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Why are we forced to endure what has become a cycle that begins almost immediately after one election and continues until the next no matter the office, local, state or national.

Although the upcoming presidential election is still 16 months away, the candidates' desire to increase their name recognition and the media's need to have something on which to pontificate has led us to a much too long campaign season. Great Britain limits its campaigns to about six weeks, which sounds reasonable to me, but, in this country, we are forced to endure what has become a cycle that begins almost immediately after one election and continues until the next, no matter the office, local, state or national.

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Combine the unending campaigns with this year's exceptionally large group of announced presidential candidates, and there may be more by the time this appears, and you have the recipe for turning a great number of the electorate away from the political process. With, at this point, 16 or 17 announced candidates, from the rich and famous to the mostly unknown that most folks couldn't pick out of a lineup, the Republican Party seems hell bent on rendering itself completely irrelevant. The Democrats have a similar group, from the presumed heir apparent to several relative unknowns including our former governor.

In a difficult attempt to be fair, I would immediately eliminate the candidates who would follow in the family footsteps to the presidency. Mrs. Clinton has had some difficulty with her veracity on several matters since her time as First Lady and Mr. Bush, although possibly the most qualified Republican candidate, just looks to be following on the path of dear old dad and brother and he may not really want to be president. Each of the other announced candidates from either party has flaws or questions about their ability to lead the country through the trials and tribulations of foreign policy and our own internal affairs.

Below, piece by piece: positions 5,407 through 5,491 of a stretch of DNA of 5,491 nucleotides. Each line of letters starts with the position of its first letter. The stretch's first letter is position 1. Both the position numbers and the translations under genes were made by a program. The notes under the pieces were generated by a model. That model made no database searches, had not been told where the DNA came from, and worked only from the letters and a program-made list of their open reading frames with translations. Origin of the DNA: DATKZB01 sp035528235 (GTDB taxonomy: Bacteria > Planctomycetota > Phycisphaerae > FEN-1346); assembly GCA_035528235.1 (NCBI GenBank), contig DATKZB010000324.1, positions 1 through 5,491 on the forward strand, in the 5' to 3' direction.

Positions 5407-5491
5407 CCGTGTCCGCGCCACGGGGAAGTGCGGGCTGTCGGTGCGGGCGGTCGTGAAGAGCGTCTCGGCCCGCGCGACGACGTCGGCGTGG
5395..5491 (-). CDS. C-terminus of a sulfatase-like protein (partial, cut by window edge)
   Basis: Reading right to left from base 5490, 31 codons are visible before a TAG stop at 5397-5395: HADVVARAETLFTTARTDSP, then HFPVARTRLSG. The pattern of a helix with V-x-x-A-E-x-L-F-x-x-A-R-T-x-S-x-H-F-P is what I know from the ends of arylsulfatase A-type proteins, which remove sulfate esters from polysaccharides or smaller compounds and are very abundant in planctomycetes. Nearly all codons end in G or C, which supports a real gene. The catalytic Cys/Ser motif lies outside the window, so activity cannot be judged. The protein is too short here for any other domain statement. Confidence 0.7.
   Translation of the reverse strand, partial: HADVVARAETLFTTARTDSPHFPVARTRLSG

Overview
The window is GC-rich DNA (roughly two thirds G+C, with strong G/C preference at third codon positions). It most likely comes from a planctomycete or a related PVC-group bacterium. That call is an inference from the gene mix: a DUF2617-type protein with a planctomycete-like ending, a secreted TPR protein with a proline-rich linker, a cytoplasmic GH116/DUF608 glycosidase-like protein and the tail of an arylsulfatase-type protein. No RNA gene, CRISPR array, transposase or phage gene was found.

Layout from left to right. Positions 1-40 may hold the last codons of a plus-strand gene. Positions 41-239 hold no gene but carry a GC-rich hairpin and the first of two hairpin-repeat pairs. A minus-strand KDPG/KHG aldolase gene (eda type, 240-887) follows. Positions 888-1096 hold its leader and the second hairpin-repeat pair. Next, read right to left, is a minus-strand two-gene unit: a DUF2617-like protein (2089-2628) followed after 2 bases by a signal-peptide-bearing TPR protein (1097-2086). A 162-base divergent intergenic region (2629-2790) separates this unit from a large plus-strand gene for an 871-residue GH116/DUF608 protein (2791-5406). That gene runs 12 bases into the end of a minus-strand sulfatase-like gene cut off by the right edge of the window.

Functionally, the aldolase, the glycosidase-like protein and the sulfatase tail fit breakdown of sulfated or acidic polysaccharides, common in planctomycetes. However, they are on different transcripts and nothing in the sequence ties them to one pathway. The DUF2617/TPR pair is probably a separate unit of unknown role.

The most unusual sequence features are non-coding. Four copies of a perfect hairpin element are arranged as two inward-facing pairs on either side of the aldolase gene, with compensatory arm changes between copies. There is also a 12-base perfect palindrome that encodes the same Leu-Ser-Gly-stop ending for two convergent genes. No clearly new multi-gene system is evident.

On the Republican side the leader in the polls at the moment is "The Donald" Trump whose public persona as a campaigner seems more self aggrandizing than an earnest attempt to get elected. The various governors, ex-governors and members of both houses of Congress and one skilled neuro-surgeon who have thrown their hats into the ring all have ideological flaws and qualification questions as I see them. The Democrats have their own problems since, after Mrs. Clinton, the most well-known and possibly best qualified would be Vice President Joe Biden or Secretary of State John Kerry. But they too has some questions about their ability to be leader of the free world. The other potential candidates are mostly unknown quantities when it comes to national politics.

What the country needs before next summer's party conventions is for some as yet unknown from either party to show the charisma, international understanding, and the desire and ability to get the two parties to work together for the betterment of the country as a whole not just the views of one party or the other. I have no idea who said "white knight" might be and I question if there really is someone out there with those qualifications. All I do know at this moment is that I have no confidence that any of those who have so far expressed the desire to be president have shown the necessities to hold the office. Perhaps one of those will prove to be the shining star acceptable to the majority of us voters or will we have to vote for the "lesser of two evils" in still another election? Only time will tell, but I'm not holding my breath on this one.

Bill Kennedy writes every other Monday from Taneytown. E-mail him at wlkennedyiii@verizon.net.

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